1st-Quarter Violent Crimes Down : Rash of Thefts in L.B. Drives Up Crime Rate

May 01, 1986|DARYL KELLEY | Times Staff Writer

LONG BEACH — Despite a slight drop in violent offenses, serious crimes reported here increased 9.1% during the first quarter of 1986, with the number of automobile burglaries up dramatically, the Police Department announced Wednesday.

Total reported offenses in 12 categories of serious crime--both violent crime against people and property crime--climbed from 7,458 to 8,138 for the quarter.

The 1,039 violent offenses against people--14 fewer incidents than last year during the same period--came as the city was experiencing increases in all categories of theft and burglary, including an outbreak of home burglaries in three middle-class neighborhoods.

Police downplayed the importance of the first-quarter statistics.

"It's very hard to draw conclusions on a quarterly basis," said Cmdr. Jerry Heath, who is responsible for the department's Neighborhood Watch program. "Burglars might start working a certain area, and there may be a rash of burglaries in one quarter and nothing for the next two."

Heath said, however, that statistics can be used to alert Neighborhood Watch groups to criminal activity. "We've got to keep (those groups) active," Heath said.

Auto Burglaries Soar

In all, property offenses were up 10.8%, to 7,099 incidents, compared to the first quarter of last year. Auto burglaries soared 32.3%, to 1,615, jumping sharply in nearly all parts of the city. Home burglaries were up 1.7%, from 1,726 to 1,756.

The reduction in violent crime included a 38.9% decrease in rape to 36 incidents in the three-month period. There were also fewer murders, down one to 17 from the first quarter of last year and reflecting a decline in gang-related killings in 1986, police said.

Serious crimes were up in seven of the nine council districts.

Only District 6 in the traditionally high-crime central city had a decrease. The home of several gangs, the district saw murders jump from 11 to 28 during 1985. But for the first quarter of 1986, there was only one homicide, as contrasted with nine during the same period last year. Home burglaries were also greatly reduced, from 317 to 209, a decline of 34%.

District 4, a low-crime section of east-central Long Beach, was the other council district registering no increase. It had exactly the same number of reported crimes in the first three months of 1986 as in the same period last year.

Biggest Jump in District 7

The biggest jump in major crime, 24%, was in District 7, which includes the west side, northern Wrigley and the southern sections of Bixby Knolls and California Heights. Violent crime was up 26%, including a rise in robberies from 52 to 76. Property crime increased 23.8% because of increases in auto burglary, petty theft and bike theft. Home burglaries, however, were down slightly, and business burglaries were off by one-third.

Three middle-class districts with longtime anti-crime Neighborhood Watch programs showed extraordinary increases in home burglaries. Those were District 8, which includes the Virginia Country Club area and northern portions of Bixby Knolls and California Heights; District 5, in northeastern Long Beach, and east-central District 4.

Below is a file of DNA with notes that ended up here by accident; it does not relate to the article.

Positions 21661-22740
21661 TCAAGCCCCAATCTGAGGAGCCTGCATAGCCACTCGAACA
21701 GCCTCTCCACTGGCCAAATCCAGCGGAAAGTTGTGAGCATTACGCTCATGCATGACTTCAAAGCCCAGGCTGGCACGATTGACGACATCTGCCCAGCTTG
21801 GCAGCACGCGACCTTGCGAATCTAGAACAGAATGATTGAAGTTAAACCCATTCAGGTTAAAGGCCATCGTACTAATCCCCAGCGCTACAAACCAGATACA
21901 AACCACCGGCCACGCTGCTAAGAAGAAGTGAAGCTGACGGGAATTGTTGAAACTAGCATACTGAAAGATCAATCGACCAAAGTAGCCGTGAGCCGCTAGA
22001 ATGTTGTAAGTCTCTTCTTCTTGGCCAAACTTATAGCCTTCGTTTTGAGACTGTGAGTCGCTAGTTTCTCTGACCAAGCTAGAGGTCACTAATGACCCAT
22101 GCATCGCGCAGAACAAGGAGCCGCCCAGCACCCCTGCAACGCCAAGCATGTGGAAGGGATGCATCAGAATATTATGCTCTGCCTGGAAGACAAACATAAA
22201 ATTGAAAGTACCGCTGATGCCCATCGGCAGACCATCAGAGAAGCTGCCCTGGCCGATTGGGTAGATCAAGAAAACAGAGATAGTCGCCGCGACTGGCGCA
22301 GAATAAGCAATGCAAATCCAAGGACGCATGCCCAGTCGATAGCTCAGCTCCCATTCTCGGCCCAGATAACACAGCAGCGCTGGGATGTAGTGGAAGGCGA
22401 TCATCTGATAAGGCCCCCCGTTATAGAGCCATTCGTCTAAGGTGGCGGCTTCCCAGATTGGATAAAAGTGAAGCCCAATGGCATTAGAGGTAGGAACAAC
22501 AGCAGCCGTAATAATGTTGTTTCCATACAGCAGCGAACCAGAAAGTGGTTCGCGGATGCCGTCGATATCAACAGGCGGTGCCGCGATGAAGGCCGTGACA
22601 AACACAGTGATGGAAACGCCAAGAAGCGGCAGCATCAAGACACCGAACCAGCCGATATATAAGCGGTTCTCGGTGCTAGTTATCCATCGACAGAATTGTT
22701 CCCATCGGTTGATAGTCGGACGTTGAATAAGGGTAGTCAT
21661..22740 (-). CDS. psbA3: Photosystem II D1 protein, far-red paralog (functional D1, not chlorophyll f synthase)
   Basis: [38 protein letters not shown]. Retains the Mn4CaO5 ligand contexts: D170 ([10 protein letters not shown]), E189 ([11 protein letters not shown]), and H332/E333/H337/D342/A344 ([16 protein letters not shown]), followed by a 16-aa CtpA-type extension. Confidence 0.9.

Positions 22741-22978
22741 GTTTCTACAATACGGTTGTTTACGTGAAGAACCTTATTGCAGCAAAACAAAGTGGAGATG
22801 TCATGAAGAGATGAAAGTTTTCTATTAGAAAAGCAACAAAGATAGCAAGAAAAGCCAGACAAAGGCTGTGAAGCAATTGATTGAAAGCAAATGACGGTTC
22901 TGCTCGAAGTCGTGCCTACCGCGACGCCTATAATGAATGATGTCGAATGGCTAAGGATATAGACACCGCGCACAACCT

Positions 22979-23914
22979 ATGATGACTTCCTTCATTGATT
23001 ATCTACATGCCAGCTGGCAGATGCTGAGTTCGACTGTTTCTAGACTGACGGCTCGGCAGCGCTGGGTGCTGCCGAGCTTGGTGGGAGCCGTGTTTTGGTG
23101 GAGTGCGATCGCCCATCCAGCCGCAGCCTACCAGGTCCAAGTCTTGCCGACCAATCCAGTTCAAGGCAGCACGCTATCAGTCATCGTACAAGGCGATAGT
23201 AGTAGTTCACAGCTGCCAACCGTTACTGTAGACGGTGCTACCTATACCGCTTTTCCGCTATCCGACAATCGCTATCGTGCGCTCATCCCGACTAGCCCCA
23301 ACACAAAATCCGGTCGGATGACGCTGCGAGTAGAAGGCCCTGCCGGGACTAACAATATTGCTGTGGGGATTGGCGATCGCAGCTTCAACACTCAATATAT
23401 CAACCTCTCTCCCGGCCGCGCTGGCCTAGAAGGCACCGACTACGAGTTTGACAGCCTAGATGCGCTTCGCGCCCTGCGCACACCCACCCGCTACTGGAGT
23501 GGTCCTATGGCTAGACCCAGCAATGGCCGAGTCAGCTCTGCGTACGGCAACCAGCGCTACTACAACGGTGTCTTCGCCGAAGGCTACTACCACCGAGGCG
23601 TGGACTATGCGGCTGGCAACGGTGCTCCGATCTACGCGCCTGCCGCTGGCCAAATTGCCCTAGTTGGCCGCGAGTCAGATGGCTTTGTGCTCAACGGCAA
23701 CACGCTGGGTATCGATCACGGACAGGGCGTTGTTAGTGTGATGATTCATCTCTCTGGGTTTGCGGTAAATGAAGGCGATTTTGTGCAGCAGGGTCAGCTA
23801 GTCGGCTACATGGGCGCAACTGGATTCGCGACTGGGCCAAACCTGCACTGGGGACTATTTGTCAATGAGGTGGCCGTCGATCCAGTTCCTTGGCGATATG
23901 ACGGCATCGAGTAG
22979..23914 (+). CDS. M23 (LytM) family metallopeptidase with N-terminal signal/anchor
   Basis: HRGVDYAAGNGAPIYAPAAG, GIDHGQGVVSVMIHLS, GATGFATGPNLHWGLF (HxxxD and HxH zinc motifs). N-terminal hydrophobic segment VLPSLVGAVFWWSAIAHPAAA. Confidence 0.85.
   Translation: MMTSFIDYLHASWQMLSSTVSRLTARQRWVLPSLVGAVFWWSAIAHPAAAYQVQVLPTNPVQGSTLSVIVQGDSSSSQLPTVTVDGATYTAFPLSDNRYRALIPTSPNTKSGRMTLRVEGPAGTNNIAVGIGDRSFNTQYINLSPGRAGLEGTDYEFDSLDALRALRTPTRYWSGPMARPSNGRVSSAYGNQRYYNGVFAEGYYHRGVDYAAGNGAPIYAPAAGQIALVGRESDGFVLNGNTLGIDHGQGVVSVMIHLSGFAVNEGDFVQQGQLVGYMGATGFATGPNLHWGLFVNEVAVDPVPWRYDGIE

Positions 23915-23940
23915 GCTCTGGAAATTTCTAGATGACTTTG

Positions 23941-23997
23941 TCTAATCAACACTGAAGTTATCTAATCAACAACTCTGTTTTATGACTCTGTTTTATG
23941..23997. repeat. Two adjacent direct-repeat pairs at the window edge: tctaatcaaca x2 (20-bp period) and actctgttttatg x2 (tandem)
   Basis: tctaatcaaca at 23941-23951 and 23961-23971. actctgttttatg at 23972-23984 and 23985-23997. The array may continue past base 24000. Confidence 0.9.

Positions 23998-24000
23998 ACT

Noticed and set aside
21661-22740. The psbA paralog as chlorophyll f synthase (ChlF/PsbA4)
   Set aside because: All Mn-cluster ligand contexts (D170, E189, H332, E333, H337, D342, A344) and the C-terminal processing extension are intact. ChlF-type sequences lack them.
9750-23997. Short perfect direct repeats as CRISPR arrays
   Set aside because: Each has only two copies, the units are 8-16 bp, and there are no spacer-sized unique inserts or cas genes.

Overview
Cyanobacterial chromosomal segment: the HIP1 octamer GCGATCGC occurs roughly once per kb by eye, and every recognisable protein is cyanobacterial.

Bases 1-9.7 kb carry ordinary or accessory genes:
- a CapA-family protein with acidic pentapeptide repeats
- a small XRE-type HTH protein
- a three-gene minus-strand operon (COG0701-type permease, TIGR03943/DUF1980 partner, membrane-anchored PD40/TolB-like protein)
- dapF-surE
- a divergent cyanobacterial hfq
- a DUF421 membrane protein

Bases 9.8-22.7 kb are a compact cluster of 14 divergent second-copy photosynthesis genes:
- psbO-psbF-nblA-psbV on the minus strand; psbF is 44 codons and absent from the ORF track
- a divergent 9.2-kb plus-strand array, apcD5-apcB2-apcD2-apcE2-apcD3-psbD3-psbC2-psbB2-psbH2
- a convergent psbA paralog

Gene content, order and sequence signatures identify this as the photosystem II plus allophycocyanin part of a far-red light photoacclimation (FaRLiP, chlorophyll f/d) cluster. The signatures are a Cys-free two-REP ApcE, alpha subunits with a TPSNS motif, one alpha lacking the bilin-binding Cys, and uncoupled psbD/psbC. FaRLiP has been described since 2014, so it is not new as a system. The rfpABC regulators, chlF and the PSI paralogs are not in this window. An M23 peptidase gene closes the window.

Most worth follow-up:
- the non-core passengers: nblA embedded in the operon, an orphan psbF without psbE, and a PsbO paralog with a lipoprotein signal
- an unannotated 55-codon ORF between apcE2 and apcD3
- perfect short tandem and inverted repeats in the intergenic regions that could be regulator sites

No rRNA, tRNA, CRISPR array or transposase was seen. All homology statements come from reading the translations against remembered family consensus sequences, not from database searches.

District 8, which had an overall major crime increase of 21.3%, the second highest in the city, saw home burglaries increase from 102 to 165.

Those first-quarter figures highlight a trend in District 8 that began last year, when it had a 28.7% increase in home burglaries, the highest in the city in 1985. The district's business burglaries were also up 58.3% for the quarter.

Councilman Edd Tuttle, who represents District 8, said burglary statistics for the last 15 months show that residents who helped form about 75 Neighborhood Watch groups in 1980 have "lost interest" in that effort.

Tuttle said he is going to re-emphasize the Neighborhood Watch and ask Police Chief Charles Ussery to assign a special burglary-suppression detail to the 8th District.

District 5 has consistently had the fewest serious crimes in the city, but quarterly figures showed a rise in home burglaries from 49 to 70, about 43%, and in business burglaries from 12 to 23, nearly 92%. Overall, reported crime was up 10%.

Though having no overall crime increase, District 4 home burglaries were up from 91 to 123, about 35%. Business burglaries were down 15%.

Statistics also showed crime increases in four other council districts-- 1, 2, 3 and 9.

In the downtown 1st District, which has the city's highest crime rate, serious offenses were up 10.5% despite a decrease in violent incidents from 270 to 249, a 7.7% decline.

The overall increase in District 2 was 7%, or 897 incidents, with a 28.8% drop in violent crime and a 12.5% increase in theft and burglary. The story was much the same in neighboring affluent District 3, where serious offenses were up 13.2%, or 830 incidents, although crimes against people were down nearly 22%. Home burglaries were up 14.1%, from 155 to 177.

In North Long Beach's District 9, the number of robberies and assaults jumped as violent crime increased 27.3% with 149 incidents this quarter. Home burglaries were down 4%, however, and the overall major crime increase was 7.4%.

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